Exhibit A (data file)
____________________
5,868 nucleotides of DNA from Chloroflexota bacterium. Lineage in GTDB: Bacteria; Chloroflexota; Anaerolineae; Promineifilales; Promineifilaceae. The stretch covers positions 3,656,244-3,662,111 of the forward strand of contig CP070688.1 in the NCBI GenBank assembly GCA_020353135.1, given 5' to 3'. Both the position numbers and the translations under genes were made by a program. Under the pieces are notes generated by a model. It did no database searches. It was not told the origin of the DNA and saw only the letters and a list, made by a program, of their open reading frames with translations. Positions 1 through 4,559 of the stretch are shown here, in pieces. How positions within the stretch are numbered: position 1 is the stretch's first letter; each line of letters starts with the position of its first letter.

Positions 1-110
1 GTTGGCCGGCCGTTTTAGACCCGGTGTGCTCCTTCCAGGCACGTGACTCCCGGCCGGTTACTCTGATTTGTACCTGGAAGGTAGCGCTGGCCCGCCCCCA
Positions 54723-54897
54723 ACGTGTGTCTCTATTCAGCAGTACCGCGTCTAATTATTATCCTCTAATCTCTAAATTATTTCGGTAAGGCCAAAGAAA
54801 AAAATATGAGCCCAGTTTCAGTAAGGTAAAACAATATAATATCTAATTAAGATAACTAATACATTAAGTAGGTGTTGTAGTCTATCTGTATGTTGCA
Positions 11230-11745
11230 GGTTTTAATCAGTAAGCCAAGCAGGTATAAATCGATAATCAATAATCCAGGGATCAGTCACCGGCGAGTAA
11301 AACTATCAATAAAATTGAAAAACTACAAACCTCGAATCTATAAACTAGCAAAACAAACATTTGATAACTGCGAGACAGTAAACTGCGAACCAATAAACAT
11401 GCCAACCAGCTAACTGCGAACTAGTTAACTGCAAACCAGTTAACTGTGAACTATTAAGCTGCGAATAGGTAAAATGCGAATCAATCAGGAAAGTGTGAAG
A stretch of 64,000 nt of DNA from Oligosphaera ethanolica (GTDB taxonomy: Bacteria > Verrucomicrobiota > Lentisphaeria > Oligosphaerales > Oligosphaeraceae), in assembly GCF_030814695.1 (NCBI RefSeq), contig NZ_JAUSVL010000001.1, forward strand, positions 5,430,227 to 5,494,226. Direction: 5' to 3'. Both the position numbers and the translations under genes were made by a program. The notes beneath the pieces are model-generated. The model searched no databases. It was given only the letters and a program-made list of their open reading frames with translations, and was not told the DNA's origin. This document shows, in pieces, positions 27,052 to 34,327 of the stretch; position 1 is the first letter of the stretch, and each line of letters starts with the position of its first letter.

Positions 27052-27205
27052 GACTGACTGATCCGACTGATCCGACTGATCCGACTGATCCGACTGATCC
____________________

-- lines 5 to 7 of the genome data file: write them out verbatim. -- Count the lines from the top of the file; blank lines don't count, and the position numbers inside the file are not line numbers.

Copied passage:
54723 ACGTGTGTCTCTATTCAGCAGTACCGCGTCTAATTATTATCCTCTAATCTCTAAATTATTTCGGTAAGGCCAAAGAAA
54801 AAAATATGAGCCCAGTTTCAGTAAGGTAAAACAATATAATATCTAATTAAGATAACTAATACATTAAGTAGGTGTTGTAGTCTATCTGTATGTTGCA
Positions 11230-11745